Wednesday, February 26, 2020

CD Odyssey Disc 1345: Ana Egge

2020 is shaping up to be a great year for live shows. I’ve already been to two (David Francey and the Beaches) and I’ve got five more on tap. I could tell you who they are, but why spoil the surprise?

I’d love to see this next artist live, and wouldn’t you know it, she’s in Seattle next Saturday. I can’t swing that, so I comfort myself with the knowledge that she was only the opening act. Instead, we’ll all have to settle for this album review.

Disc 1345 is…Lazy Days
Artist: Ana Egge

Year of Release: 2007

What’s up with the Cover? There is something comforting about lying down in tall grass in the summertime, but maybe not in bare feet. Too many bugs.

How I Came to Know It: I discovered Ana Egge through her work as a backup singer on a Matt Patershuk album. “Lazy Days” was just me digging through her back catalogue and buying every album I could get my hands on once I was hooked on her solo stuff.

How It Stacks Up: When I last reviewed an Ana Egge album I only had two of them, but I’ve since doubled that number. I’m still on the lookout for two more but of the four I have, “Lazy Days” comes in at #4. Hey, something had to be last.

Ratings: 3 stars

“Lazy Days” was exactly what I needed – a record full of relaxing songs about summer just when I was getting fatigued from all the cold and rain of the Canadian winter. The sun even came out today, and I couldn’t help but think it was the universe tipping its hat to this happy sun-drenched record.

“Lazy Days” is that rarest of beasts – a folk concept album. In this case, it is an entire record of songs about the lazy days of summer and generally doing as little as possible. It sounds like a lot of repetition, but here you can’t get too much of a good thing.

That good thing is Egge’s gorgeous vocal performance; sweet, full and heavy in the air like the scent of a hundred blooming cherry trees, but without all the pollen that might make your eyes water.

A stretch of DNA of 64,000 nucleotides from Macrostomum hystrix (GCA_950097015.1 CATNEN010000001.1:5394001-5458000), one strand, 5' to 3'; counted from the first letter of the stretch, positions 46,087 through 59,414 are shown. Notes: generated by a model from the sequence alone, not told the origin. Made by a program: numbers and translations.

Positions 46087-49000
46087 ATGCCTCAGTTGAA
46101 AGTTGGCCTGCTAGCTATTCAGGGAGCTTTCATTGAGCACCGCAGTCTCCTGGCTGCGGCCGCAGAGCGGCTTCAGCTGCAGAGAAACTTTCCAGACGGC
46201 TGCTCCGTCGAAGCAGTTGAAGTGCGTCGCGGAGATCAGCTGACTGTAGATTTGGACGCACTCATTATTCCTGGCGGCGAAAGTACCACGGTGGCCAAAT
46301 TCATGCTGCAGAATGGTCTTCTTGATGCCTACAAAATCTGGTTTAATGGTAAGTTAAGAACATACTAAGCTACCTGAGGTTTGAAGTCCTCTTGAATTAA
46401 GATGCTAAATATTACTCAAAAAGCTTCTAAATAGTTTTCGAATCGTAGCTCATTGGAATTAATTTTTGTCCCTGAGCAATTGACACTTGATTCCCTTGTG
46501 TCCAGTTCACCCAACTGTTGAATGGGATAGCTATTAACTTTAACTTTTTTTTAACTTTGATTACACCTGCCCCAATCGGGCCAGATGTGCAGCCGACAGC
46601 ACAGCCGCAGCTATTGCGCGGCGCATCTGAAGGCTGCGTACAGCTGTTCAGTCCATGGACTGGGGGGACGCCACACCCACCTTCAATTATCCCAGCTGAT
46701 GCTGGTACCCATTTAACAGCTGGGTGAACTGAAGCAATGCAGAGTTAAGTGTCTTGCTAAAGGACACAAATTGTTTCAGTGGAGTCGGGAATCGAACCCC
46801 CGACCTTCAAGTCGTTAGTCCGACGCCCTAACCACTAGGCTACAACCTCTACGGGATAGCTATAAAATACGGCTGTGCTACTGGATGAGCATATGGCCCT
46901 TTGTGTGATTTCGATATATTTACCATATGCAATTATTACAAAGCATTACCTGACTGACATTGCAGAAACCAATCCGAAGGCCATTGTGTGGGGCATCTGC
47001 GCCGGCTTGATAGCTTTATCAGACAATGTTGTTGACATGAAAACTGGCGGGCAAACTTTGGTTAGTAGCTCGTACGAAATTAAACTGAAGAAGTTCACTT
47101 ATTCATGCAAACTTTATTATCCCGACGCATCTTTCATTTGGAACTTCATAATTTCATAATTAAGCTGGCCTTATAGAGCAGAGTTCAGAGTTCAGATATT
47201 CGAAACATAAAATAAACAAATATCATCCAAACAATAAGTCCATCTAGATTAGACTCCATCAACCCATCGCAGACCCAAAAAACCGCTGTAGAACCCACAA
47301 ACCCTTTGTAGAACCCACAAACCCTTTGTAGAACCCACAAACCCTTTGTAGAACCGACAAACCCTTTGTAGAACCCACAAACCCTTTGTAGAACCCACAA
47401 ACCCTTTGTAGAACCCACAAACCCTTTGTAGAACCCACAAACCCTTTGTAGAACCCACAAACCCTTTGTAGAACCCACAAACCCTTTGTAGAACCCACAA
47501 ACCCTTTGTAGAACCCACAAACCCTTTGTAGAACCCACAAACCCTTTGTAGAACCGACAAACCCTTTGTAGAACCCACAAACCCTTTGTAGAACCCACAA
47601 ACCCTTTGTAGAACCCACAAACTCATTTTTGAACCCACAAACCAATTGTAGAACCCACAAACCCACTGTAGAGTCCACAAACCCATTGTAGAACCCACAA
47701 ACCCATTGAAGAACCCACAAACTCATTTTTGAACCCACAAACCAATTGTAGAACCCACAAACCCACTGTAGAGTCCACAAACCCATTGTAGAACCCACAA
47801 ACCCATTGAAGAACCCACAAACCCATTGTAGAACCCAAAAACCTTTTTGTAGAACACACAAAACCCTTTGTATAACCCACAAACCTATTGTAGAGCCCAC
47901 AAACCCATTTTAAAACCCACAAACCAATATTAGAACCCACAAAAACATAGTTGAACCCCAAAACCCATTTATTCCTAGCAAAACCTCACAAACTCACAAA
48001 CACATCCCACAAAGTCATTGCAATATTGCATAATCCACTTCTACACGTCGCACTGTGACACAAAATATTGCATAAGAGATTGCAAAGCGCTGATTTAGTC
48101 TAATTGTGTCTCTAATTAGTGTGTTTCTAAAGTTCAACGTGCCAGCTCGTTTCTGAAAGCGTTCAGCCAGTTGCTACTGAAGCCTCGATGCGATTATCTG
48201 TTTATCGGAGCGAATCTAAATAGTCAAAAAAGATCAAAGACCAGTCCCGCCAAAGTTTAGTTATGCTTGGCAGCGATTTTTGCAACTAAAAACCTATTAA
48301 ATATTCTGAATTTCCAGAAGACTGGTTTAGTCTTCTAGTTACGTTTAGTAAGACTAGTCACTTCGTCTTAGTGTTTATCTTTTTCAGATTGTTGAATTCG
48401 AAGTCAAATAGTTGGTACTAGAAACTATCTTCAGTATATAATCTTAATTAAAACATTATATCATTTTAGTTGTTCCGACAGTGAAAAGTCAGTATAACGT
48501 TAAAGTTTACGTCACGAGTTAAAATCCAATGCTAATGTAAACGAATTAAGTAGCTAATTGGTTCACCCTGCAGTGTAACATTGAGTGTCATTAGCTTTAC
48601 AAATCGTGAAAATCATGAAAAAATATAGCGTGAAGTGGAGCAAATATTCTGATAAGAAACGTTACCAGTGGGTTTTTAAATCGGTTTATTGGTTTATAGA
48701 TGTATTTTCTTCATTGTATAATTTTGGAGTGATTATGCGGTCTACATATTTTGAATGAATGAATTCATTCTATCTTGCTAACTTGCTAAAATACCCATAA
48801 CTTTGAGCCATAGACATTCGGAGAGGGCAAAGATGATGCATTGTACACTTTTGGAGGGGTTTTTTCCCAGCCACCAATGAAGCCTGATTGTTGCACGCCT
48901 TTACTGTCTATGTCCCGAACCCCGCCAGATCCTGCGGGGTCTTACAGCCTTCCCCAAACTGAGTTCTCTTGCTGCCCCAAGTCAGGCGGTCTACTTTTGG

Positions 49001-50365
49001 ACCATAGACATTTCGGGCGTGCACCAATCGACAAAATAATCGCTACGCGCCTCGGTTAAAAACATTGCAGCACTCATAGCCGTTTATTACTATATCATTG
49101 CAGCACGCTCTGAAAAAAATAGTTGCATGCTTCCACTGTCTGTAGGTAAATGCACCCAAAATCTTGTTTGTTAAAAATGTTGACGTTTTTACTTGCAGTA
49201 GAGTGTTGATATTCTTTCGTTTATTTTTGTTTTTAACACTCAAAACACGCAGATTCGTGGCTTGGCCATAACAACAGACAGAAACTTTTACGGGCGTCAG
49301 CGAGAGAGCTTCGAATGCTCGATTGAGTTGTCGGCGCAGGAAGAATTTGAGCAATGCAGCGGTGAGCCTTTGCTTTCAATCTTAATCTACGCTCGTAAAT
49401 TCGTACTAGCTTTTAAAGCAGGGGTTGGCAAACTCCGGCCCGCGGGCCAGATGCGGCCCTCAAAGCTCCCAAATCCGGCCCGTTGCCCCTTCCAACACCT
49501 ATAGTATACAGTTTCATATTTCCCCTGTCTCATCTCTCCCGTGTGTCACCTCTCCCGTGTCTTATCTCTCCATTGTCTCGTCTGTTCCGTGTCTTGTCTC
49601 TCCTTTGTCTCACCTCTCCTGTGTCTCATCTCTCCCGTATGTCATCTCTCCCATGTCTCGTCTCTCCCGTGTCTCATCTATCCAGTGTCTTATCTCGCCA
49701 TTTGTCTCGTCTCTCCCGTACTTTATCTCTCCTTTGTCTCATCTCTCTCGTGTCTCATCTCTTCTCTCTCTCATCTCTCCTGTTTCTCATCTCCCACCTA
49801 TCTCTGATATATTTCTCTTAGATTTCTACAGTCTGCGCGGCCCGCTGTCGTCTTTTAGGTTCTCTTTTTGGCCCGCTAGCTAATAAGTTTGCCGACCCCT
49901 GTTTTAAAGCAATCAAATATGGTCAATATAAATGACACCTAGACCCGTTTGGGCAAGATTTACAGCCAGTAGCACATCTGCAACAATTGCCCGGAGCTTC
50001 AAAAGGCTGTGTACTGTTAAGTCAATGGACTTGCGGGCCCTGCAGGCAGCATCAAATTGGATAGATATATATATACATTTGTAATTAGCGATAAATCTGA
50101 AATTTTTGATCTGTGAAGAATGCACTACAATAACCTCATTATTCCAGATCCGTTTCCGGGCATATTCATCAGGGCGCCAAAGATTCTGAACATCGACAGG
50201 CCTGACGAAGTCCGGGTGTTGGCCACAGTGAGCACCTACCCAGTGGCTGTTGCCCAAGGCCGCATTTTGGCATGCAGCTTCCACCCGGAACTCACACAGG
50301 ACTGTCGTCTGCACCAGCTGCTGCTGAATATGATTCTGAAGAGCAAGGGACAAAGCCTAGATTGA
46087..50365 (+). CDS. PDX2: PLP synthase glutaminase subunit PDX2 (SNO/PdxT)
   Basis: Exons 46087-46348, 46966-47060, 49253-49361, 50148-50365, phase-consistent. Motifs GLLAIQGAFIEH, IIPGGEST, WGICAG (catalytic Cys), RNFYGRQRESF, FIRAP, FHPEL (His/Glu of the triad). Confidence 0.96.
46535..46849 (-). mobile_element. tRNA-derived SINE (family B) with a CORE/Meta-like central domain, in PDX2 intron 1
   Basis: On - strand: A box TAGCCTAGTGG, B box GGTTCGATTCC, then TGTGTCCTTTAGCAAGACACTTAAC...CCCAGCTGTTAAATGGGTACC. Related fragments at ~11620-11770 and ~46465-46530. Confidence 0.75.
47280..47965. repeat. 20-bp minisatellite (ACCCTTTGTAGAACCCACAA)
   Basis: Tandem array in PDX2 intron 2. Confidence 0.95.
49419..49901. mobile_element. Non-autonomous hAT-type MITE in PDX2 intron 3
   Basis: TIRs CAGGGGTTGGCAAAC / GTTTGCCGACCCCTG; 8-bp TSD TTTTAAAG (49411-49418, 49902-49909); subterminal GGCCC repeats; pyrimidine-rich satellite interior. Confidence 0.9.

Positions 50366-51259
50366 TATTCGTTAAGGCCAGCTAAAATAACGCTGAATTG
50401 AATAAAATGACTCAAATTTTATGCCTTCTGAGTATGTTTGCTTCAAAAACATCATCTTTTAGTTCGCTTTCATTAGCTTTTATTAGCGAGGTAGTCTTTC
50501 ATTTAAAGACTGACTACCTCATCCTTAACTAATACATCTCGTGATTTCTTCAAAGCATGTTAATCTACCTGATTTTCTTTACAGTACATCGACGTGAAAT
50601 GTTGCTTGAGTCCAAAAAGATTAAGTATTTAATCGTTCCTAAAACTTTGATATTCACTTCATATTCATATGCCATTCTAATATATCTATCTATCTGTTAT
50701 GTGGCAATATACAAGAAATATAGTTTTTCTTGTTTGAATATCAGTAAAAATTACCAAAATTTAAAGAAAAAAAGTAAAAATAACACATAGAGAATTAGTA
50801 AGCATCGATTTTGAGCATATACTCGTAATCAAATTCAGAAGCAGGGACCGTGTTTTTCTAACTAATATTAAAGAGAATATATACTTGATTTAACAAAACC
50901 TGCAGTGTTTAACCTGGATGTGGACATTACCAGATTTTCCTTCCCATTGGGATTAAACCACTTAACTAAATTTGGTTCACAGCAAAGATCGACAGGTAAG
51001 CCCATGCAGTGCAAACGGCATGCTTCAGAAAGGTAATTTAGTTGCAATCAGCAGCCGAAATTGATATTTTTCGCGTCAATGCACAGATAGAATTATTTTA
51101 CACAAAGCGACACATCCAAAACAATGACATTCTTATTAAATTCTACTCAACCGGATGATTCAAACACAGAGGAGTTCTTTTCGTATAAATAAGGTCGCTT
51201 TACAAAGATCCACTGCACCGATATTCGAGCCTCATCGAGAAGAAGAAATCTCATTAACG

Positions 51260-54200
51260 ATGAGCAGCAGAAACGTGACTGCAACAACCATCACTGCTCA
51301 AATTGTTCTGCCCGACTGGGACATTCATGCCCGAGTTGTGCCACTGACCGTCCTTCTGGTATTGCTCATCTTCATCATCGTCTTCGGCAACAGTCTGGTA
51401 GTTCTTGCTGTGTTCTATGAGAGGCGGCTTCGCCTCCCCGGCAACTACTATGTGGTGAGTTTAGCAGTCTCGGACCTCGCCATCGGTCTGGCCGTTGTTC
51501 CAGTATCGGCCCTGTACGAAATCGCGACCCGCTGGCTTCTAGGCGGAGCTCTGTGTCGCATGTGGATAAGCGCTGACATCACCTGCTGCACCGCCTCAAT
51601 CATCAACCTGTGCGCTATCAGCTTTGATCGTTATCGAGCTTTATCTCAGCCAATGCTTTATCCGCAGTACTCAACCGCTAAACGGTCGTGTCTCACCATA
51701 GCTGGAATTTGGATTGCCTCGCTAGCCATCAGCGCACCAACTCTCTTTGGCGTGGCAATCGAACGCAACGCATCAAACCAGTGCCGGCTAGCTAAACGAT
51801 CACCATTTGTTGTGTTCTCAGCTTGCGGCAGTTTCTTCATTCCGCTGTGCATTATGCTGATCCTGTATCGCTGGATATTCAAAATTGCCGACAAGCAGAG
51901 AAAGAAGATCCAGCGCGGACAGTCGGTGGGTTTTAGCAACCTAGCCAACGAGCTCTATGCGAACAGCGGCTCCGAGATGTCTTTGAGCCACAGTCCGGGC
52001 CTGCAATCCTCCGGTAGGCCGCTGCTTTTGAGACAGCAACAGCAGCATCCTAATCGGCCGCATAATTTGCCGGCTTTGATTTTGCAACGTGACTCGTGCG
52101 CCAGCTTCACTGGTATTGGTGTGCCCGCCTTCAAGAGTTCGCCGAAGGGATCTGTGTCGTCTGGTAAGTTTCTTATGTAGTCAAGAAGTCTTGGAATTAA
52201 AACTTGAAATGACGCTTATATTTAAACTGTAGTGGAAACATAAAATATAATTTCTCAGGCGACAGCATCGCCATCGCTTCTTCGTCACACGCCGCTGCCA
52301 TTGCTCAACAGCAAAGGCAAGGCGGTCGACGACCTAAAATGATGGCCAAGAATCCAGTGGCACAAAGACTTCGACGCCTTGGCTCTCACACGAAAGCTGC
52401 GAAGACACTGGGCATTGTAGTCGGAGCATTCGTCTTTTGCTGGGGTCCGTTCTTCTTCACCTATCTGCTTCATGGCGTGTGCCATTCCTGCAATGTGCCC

I was grooving along to all of these songs when halfway through I recognized the Belle and Sebastian song “Summer Wastin’”. At first I thought it was the only cover on the album only to discover reading the liner notes that…the whole record consists of covers.

Turns out Egge has combed through her knowledge of rock, folk and alternative music and found 10 lazy summer songs spanning many decades, all of which fit together like they were made for each other. I’m embarrassed to say I wouldn’t have known any of the others without looking, but the album features songs originally by artists as disparate as the Kinks, Stephen Stills, Arcade Fire and Gene Autry.

It is a testament to Egge’s skill as an artist that she blends all the songs so seamlessly that you think they are all hers. I’d have thought the same of “Summer Wastin’”, except that I knew the song already.

I checked out a few of the originals and Egge consistently gives them a treatment that is equal to the original or better. Early returns were so good I even braved the original “In the Backseat” by Arcade Fire on YouTube. I usually can’t stand Arcade Fire, and in its original form that was true again. I’ll give Egge credit, though. Her version was pleasant to listen to, and getting me to appreciate Arcade Fire in any incarnation is no easy task.

While the arrangements vary from song to song, Egge turns them all toward contemporary folk interpretations. When she does ‘rock out’ it tends to get in the way of the song. This is particularly true for the Le Tigre cover “Much Finer,” which features a groovy bass line, but some not-so-groovy squawk-box shouts in the background.

Fortunately, Egge mostly finds the songs bones and clings close to them, letting the melody draw that sweet voice along like a river, low in late summer, meandering slow through a field. And while she lets the songs work their magic, the record isn’t completely stripped bare of production. There are layers here, but the layers serve to just make the song feel full and slow.

On “Lazy Days” Egge pays homage to the summer holidays, and she misses no opportunity to press that feeling home. The lyrics, vocals and arrangements combine to give you a full soak in the delicious experience of doing nothing. It may not be my favourite of her records, but it was just the warm hug I needed on a cold winter’s day.

Best tracks: Sitting in the Midday Sun, Johnny’s Garden, It’s My Lazy Day, Wastin’ My Time

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